War Of Attrition
The excellent and under-recognised Kilkenny Devious Theatre brought John Morton’s latest play, War of Attrition, to the new arts venue in Thomastown – Sessions Arts Centre. This was the second John Morton play to impress me so much in two months and the rundown, in-need-of renovation-and-a-coat-of-paint setting was a fine dystopian location for a very contemporary, 75-minute 3-hander that looked at the ‘scourge’ of social media, where ill considered ‘instant comment’ can go ‘viral’ very quickly and cause worse ignominy than cyber bullying.
Directed by Niamh Moroney, it uses projections and a thumping fine soundtrack to show how events, once recorded on a smartphone and uploaded, can be edited and embellished to cause “an onslaught of insults, curses, cyberbullying, glares, abuse and crud” on the web via YouTube or other online sites. Roseanna Purcell plays Daisy, a Tipperary girl who moved to Dublin and became, by dire necessity, a fundraiser clipboard girl, a ‘psycho chugger, or ‘charity mugger’. She is well-meaning but trapped in a relentless grind in a thankless job with a sub, zero-hour contract, where people try to avoid contact with her.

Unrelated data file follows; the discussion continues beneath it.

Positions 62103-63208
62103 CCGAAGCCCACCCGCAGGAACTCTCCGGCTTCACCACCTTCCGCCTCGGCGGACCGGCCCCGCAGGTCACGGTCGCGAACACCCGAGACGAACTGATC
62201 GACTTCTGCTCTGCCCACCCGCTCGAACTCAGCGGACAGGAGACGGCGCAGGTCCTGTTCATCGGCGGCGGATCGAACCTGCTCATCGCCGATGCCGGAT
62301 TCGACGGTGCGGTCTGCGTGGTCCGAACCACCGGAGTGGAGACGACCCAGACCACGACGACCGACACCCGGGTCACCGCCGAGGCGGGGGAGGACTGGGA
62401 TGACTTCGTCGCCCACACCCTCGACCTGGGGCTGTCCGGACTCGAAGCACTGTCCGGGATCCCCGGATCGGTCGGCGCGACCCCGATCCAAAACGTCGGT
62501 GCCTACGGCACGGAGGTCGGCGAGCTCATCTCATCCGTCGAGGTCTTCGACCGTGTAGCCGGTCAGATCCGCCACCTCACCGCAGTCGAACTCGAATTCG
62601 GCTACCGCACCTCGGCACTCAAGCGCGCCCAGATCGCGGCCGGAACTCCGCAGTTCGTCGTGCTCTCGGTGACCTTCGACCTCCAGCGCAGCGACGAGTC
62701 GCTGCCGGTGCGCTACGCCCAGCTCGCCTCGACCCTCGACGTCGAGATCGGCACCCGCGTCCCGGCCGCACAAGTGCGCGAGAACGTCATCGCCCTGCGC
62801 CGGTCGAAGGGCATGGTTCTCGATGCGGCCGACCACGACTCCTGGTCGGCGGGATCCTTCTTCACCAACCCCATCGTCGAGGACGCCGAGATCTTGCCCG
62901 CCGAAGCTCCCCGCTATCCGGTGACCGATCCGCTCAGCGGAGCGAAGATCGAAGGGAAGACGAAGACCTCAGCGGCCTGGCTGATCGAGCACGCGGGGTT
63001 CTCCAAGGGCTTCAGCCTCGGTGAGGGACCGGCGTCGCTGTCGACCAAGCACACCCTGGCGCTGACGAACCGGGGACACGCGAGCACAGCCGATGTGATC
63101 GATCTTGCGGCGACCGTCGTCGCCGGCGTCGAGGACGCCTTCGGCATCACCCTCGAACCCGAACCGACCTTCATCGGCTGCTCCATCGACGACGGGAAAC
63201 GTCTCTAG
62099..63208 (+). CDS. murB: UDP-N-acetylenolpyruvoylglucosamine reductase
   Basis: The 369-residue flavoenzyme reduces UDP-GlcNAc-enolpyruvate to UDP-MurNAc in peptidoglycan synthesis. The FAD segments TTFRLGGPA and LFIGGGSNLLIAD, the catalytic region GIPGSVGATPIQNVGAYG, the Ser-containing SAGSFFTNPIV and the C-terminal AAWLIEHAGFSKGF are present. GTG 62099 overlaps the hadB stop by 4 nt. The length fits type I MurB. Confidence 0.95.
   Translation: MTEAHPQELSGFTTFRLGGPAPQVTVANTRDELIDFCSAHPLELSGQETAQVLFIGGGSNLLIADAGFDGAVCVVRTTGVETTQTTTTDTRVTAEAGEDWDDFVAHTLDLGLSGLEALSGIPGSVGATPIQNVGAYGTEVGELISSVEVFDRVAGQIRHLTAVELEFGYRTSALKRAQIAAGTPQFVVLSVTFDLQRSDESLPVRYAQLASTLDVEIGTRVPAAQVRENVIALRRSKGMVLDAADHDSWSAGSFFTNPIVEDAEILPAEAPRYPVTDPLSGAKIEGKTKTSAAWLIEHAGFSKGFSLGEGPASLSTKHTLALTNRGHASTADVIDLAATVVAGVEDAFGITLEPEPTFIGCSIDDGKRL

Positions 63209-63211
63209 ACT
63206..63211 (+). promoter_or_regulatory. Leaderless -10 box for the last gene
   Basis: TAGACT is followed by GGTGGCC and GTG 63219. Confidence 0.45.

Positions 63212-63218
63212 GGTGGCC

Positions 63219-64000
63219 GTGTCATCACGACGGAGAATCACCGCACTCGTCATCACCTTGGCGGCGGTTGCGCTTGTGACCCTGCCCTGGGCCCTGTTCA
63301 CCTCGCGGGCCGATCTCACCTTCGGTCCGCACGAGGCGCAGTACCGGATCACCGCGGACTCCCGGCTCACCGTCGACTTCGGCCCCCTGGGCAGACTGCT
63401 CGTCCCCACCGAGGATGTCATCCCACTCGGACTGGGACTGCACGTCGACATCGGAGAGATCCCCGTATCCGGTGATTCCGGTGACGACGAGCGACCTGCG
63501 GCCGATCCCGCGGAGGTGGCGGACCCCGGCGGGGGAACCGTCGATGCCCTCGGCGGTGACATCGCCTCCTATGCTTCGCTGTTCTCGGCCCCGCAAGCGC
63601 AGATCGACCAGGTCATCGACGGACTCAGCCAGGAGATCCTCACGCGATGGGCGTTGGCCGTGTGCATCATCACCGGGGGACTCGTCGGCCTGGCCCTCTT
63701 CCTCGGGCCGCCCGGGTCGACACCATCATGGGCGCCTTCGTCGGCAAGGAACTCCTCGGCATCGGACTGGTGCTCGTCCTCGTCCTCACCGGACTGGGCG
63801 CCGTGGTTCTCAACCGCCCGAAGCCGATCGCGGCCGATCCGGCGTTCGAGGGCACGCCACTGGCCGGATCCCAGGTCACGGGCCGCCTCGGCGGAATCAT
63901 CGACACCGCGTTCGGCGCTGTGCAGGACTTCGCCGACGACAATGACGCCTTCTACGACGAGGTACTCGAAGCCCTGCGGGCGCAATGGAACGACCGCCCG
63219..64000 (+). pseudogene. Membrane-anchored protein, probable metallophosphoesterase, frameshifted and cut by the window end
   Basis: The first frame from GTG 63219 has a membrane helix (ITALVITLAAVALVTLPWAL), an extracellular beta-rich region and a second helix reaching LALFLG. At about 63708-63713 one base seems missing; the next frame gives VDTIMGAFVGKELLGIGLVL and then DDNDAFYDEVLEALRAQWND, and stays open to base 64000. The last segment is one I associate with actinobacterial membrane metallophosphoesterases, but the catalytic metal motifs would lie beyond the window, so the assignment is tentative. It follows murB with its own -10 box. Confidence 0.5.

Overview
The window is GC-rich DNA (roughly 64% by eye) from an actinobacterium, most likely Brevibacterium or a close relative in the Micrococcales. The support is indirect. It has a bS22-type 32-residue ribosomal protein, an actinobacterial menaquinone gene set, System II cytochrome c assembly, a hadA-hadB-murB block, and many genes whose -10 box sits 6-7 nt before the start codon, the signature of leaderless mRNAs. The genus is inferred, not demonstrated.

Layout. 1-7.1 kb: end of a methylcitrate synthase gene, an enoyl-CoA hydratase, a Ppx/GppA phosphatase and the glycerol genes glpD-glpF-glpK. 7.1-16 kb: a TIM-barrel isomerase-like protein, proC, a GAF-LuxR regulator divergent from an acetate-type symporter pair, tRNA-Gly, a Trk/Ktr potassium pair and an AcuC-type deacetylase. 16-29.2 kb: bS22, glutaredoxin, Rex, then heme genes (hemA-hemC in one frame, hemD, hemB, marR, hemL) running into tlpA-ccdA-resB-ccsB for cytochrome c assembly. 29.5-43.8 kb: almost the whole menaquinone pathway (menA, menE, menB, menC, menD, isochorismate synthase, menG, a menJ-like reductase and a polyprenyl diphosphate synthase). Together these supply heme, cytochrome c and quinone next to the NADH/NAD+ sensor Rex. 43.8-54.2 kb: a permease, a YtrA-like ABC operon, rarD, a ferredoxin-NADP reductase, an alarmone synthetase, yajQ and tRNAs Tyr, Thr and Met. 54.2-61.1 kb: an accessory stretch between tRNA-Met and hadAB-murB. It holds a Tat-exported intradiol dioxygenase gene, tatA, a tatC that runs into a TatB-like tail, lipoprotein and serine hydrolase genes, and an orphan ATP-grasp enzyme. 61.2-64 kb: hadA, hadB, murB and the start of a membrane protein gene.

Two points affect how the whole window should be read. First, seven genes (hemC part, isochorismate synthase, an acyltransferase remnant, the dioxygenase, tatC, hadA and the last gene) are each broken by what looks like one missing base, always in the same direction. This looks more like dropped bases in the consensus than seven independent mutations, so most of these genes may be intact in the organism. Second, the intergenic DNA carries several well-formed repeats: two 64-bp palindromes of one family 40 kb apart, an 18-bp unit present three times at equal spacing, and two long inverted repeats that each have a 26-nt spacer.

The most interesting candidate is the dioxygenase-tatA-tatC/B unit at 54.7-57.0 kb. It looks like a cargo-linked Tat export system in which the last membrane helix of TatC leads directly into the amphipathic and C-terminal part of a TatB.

John Doran plays Alan, who works in some government office; in his fantasy online life, as Generalissimo Malaise, he records people’s embarrassment and puts it online to get attention and validation by contemporary cruelty. He accosts Daisy and she gets annoyed at his attempts to avoid her. She lashes out and he videos this on his smartphone. The resultant ‘upload’ goes viral and Daisy is shamed, loses her job and becomes a figure of fun. She then sets out for revenge and, using social media, tracks down Alan and ‘gets even’ or ‘gets her own back’.